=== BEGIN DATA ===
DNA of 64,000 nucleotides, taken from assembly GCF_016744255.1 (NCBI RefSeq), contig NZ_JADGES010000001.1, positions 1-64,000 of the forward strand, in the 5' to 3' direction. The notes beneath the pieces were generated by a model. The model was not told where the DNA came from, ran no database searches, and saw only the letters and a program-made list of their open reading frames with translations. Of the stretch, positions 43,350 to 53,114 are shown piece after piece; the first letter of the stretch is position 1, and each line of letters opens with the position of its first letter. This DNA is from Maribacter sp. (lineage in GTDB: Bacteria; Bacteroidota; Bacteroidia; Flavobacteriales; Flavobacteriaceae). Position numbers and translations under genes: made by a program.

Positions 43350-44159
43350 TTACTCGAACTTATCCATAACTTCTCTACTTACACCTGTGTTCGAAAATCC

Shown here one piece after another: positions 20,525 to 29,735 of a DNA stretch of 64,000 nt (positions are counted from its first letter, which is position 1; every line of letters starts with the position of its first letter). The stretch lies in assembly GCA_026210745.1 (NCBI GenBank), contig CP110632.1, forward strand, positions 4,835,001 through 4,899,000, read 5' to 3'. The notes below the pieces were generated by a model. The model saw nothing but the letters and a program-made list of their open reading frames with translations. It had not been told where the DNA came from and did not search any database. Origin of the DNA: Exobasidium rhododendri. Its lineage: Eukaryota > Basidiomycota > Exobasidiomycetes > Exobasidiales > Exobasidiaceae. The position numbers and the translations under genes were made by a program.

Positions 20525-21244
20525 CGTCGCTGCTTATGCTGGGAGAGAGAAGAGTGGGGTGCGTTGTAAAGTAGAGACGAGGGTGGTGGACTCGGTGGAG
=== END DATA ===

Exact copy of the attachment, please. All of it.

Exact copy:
DNA of 64,000 nucleotides, taken from assembly GCF_016744255.1 (NCBI RefSeq), contig NZ_JADGES010000001.1, positions 1-64,000 of the forward strand, in the 5' to 3' direction. The notes beneath the pieces were generated by a model. The model was not told where the DNA came from, ran no database searches, and saw only the letters and a program-made list of their open reading frames with translations. Of the stretch, positions 43,350 to 53,114 are shown piece after piece; the first letter of the stretch is position 1, and each line of letters opens with the position of its first letter. This DNA is from Maribacter sp. (lineage in GTDB: Bacteria; Bacteroidota; Bacteroidia; Flavobacteriales; Flavobacteriaceae). Position numbers and translations under genes: made by a program.

Positions 43350-44159
43350 TTACTCGAACTTATCCATAACTTCTCTACTTACACCTGTGTTCGAAAATCC

Shown here one piece after another: positions 20,525 to 29,735 of a DNA stretch of 64,000 nt (positions are counted from its first letter, which is position 1; every line of letters starts with the position of its first letter). The stretch lies in assembly GCA_026210745.1 (NCBI GenBank), contig CP110632.1, forward strand, positions 4,835,001 through 4,899,000, read 5' to 3'. The notes below the pieces were generated by a model. The model saw nothing but the letters and a program-made list of their open reading frames with translations. It had not been told where the DNA came from and did not search any database. Origin of the DNA: Exobasidium rhododendri. Its lineage: Eukaryota > Basidiomycota > Exobasidiomycetes > Exobasidiales > Exobasidiaceae. The position numbers and the translations under genes were made by a program.

Positions 20525-21244
20525 CGTCGCTGCTTATGCTGGGAGAGAGAAGAGTGGGGTGCGTTGTAAAGTAGAGACGAGGGTGGTGGACTCGGTGGAG